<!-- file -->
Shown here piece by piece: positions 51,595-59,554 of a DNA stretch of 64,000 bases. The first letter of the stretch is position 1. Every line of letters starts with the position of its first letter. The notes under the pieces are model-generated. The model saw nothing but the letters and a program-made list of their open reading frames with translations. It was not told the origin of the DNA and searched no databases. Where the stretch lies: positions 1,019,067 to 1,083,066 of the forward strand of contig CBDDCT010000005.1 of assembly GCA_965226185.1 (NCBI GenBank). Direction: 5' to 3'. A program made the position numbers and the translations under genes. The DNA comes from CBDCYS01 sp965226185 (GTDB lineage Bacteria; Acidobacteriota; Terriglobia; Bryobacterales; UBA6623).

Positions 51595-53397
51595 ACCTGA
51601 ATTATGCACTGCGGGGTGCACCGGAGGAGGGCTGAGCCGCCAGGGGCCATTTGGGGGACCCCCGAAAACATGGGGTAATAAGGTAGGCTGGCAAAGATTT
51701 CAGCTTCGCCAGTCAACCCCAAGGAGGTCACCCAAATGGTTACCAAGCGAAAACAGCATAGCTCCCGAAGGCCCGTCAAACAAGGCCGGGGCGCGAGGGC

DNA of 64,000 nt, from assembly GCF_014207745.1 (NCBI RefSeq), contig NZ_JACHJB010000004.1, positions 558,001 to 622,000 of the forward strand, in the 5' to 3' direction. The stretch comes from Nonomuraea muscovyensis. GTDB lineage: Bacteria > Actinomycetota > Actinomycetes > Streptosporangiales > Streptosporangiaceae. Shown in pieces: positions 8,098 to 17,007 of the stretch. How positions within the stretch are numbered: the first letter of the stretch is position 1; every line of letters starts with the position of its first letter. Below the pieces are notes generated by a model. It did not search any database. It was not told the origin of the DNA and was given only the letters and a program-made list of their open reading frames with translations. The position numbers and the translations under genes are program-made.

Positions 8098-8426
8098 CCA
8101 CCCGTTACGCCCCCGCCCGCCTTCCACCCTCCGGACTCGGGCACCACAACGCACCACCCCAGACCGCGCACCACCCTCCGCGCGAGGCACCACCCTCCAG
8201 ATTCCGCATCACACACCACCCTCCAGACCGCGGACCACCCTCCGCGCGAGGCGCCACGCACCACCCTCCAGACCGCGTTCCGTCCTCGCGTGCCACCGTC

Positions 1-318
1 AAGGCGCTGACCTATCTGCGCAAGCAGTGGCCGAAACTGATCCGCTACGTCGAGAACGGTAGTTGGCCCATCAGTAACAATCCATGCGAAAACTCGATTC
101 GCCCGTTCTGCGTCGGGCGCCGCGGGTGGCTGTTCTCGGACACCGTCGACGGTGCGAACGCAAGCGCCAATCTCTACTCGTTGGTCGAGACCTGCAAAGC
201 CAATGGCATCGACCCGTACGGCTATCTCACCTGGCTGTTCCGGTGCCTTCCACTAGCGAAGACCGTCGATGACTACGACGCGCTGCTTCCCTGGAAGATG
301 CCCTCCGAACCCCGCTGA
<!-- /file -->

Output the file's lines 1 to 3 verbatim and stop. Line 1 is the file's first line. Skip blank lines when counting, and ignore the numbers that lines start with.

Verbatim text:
Shown here piece by piece: positions 51,595-59,554 of a DNA stretch of 64,000 bases. The first letter of the stretch is position 1. Every line of letters starts with the position of its first letter. The notes under the pieces are model-generated. The model saw nothing but the letters and a program-made list of their open reading frames with translations. It was not told the origin of the DNA and searched no databases. Where the stretch lies: positions 1,019,067 to 1,083,066 of the forward strand of contig CBDDCT010000005.1 of assembly GCA_965226185.1 (NCBI GenBank). Direction: 5' to 3'. A program made the position numbers and the translations under genes. The DNA comes from CBDCYS01 sp965226185 (GTDB lineage Bacteria; Acidobacteriota; Terriglobia; Bryobacterales; UBA6623).

Positions 51595-53397
51595 ACCTGA